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Boston's Red-Light District Flickers

The Washington Post
BOSTON

It is known officially as the Lower Washington Street Adult Entertainment District, but everyone calls it the Combat Zone.

It is the place where the commercial sex industry finds its public, and where Boston - a city once synonymous with sexual prudery - has carried out a successful containment strategy by creating one of the few formal red-light districts in North America.

Now the red light is flickering, about to be extinguished by a convergence of trends here. The story of the Combat Zone's brief heyday, long decline, and imminent fall is an instructive tale of sex, money, violence and urban development.

The area acquired its name before it became zoned for sex. Initially, it was home to a number of small tailor shops, and troops shipped through Boston during World War II got their uniforms altered there. When members of different branches bumped into each other on the sidewalks, combat often erupted.

Later, during the 1950s and 1960s, Boston, like many cities, embarked on a large-scale "urban-renewal" effort, which involved leveling districts of the city and replacing them with new office towers and apartment buildings.

One of the last places to go under the wrecker's ball was Scollay Square, which had been home to Boston's burlesque houses. When the area was torn down to make way for the new City Hall and government center, the honky-tonk businesses migrated to the Combat Zone.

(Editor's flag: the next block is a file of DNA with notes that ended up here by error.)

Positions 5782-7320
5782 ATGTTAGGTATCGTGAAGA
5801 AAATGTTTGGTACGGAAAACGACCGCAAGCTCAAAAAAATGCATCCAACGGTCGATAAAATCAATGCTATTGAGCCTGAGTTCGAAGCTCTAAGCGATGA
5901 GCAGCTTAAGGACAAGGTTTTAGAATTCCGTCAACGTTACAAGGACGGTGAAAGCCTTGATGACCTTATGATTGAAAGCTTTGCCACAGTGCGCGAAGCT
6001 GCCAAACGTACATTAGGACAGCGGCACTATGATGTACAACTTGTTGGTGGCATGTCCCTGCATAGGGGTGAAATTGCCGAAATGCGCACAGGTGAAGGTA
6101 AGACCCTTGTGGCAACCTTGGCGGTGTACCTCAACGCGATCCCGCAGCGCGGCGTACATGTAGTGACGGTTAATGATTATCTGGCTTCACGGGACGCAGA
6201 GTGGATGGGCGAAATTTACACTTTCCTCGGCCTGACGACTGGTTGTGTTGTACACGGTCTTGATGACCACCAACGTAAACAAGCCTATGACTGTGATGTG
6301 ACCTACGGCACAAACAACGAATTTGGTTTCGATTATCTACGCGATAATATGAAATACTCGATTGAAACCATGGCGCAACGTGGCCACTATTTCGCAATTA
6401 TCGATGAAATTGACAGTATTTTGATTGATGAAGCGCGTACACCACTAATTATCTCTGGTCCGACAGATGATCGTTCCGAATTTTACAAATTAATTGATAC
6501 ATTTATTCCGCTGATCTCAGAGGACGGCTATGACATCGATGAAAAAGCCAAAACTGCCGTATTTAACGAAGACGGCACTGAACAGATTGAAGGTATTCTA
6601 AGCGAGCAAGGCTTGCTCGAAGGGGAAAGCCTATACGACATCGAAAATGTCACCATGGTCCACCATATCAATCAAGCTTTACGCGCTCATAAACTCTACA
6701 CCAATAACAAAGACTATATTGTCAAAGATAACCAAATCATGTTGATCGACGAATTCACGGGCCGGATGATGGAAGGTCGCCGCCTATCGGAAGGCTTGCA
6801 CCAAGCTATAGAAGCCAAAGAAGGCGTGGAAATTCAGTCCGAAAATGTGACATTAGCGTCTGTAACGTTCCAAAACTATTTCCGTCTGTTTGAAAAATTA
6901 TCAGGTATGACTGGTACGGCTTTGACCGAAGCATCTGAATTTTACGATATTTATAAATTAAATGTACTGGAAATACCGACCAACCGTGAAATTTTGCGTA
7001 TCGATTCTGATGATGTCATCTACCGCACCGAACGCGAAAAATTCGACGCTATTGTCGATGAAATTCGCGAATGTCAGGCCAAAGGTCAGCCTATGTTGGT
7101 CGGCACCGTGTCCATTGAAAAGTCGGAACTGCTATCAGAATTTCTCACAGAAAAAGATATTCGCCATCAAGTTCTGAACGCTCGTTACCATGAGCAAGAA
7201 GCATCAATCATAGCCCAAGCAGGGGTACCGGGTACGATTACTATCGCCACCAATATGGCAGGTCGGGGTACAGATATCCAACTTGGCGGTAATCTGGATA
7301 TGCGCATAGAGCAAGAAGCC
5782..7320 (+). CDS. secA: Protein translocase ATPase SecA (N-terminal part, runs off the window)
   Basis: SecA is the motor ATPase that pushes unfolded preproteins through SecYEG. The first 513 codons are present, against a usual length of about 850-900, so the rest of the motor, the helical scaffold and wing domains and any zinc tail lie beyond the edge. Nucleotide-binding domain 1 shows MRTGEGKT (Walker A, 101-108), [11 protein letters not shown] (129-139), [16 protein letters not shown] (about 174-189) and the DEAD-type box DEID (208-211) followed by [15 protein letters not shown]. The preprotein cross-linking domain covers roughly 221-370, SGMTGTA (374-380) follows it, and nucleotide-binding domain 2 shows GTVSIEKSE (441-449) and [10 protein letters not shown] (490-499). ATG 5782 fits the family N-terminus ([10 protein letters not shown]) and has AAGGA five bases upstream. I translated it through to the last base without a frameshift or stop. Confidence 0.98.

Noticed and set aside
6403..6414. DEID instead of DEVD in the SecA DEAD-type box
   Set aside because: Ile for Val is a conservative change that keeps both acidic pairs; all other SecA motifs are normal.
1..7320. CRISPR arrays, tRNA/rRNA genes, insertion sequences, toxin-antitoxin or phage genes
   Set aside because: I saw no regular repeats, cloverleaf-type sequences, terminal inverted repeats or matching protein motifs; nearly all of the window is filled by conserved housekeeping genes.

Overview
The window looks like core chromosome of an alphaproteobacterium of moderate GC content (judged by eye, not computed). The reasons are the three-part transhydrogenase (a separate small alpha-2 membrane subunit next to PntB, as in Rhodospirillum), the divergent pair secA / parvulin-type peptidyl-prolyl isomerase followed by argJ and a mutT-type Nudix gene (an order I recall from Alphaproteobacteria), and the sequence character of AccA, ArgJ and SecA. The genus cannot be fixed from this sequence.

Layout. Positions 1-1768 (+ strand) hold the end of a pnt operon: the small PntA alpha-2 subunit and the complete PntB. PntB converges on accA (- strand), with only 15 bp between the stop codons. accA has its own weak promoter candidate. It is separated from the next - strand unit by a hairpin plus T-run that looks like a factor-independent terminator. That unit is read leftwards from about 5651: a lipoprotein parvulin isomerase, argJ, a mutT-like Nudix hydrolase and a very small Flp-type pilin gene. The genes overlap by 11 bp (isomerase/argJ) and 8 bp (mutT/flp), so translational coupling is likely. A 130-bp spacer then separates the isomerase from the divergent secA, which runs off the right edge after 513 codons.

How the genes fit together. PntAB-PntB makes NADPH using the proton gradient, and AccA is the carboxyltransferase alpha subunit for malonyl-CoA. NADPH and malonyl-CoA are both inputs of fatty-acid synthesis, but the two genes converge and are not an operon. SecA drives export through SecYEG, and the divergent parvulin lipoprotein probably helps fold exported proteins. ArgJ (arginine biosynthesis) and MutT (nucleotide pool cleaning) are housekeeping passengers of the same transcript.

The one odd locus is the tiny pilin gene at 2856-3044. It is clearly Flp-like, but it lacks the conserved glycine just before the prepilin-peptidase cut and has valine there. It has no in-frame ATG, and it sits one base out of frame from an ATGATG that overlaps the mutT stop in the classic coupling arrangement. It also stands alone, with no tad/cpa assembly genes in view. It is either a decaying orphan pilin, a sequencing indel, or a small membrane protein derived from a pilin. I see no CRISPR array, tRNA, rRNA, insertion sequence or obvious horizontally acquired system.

During the late 1980s, the Zone's fate was sealed, according to Robert Campbell, the architecture critic for The Boston Globe and a student of urban development.

Rushdie Asks France for Help In Ending Iranian Death Threat

Los Angeles Times
PARIS

Salman Rushdie - the author whom Iran six years ago marked for death for his book The Satanic Verses - met France's highest politicians on Monday, winning assurances they would lead a European effort to persuade Iran to declare a "cease-fire" on him.

"I think we are at the beginning of a very serious step," Rushdie said after meeting with Prime Minister Edouard Balladur, Foreign Minister Alain Juppe and other top French officials.

"This is a situation that can be resolved, but what is needed is the will," the British writer told a well-guarded news conference at the French National Assembly. "And this visit has been an important step in creating the will to remove the deadlock."

After meeting with Rushdie, Juppe, the French foreign minister, said pressure on Iran had failed so far in Rushdie's case. But he declared that France was prepared to bring the issue up again next month among European foreign ministers, which Juppe will chair.

"We are ready to take new initiatives in this direction," he said. He added that "new pressures" might be necessary, if Iran did not comply, though he declined to say whether those pressures might include sanctions or diplomatic isolation.

Bosnian Truce Near Collapse

Los Angeles Times
ZAGREB, Croatia

The faltering truce in Bosnia-Herzegovina teetered near collapse Monday when heavy fighting broke out in central and eastern Bosnia, killing and injuring dozens and dashing hopes that spring will bring a permanent thaw in the protracted civil war.

Officials with the U.N. Protection Force said early-morning fighting in and around the towns of Travnik and Tuzla was the worst since the two sides launched a four-month cease-fire on Jan. 1, as part of a peace initiative by former U.S. President Carter.

The battles came after more than a week of increasingly deadly flare-ups in the capital of Sarajevo, including sniper fire that ripped a hole in an airplane carrying the U.N. special envoy to the former Yugoslavia. Three people were killed in weekend sniper attacks , and at least a dozen have been gunned down since the cease-fire began.

"We are seriously concerned about the status of the cessation of hostilities agreement," said U.N. spokesman Christopher Gunnes. "We are at the point where we are asking: When can you say something is really dead?'"